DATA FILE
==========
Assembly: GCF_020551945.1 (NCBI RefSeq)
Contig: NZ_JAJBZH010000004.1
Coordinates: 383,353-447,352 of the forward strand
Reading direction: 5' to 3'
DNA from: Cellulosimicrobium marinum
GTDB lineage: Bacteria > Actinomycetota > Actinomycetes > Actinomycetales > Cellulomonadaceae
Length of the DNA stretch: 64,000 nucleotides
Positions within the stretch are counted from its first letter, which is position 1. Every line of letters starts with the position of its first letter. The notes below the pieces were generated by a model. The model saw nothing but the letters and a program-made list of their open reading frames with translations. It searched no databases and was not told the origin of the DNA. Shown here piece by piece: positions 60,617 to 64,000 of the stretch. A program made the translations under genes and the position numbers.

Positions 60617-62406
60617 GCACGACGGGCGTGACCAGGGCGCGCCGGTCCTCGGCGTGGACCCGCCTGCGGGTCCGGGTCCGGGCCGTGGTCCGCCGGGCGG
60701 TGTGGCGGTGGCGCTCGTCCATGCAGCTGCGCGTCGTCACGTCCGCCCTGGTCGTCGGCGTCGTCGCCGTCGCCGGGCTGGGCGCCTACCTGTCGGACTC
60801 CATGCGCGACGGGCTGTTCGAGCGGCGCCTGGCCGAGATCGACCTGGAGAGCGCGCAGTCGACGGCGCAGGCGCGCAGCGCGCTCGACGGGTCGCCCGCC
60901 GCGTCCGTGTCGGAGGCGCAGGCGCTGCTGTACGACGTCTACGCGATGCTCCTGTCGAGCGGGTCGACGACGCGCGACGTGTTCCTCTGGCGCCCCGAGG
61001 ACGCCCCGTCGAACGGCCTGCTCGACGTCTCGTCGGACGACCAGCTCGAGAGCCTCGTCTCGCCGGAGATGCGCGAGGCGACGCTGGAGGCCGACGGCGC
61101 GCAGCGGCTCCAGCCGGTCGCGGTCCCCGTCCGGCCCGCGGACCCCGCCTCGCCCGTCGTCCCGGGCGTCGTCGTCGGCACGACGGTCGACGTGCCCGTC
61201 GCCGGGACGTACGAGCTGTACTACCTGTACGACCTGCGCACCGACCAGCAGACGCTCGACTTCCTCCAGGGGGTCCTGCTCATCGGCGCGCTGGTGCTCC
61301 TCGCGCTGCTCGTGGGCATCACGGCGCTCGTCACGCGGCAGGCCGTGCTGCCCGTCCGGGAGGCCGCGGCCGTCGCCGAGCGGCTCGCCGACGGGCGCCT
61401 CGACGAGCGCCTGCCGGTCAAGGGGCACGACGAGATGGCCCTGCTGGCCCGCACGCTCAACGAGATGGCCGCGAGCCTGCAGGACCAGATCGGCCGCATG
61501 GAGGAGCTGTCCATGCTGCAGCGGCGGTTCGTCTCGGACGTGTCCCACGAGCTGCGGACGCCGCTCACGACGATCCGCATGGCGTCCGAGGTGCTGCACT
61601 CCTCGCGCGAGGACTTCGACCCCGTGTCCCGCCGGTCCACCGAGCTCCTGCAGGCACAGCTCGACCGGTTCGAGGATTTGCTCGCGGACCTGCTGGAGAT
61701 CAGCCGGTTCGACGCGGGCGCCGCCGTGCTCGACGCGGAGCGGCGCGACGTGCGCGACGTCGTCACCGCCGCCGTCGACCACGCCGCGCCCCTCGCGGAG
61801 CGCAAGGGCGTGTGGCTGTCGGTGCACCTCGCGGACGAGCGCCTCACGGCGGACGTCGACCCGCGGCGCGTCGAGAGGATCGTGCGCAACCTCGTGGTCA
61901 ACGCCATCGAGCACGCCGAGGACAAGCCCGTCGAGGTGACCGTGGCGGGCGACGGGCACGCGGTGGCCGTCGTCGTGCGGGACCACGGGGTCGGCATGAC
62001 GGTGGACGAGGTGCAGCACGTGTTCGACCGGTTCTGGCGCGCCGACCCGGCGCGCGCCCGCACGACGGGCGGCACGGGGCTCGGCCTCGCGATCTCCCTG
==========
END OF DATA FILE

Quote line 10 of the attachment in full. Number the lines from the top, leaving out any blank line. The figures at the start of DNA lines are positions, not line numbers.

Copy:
60617 GCACGACGGGCGTGACCAGGGCGCGCCGGTCCTCGGCGTGGACCCGCCTGCGGGTCCGGGTCCGGGCCGTGGTCCGCCGGGCGG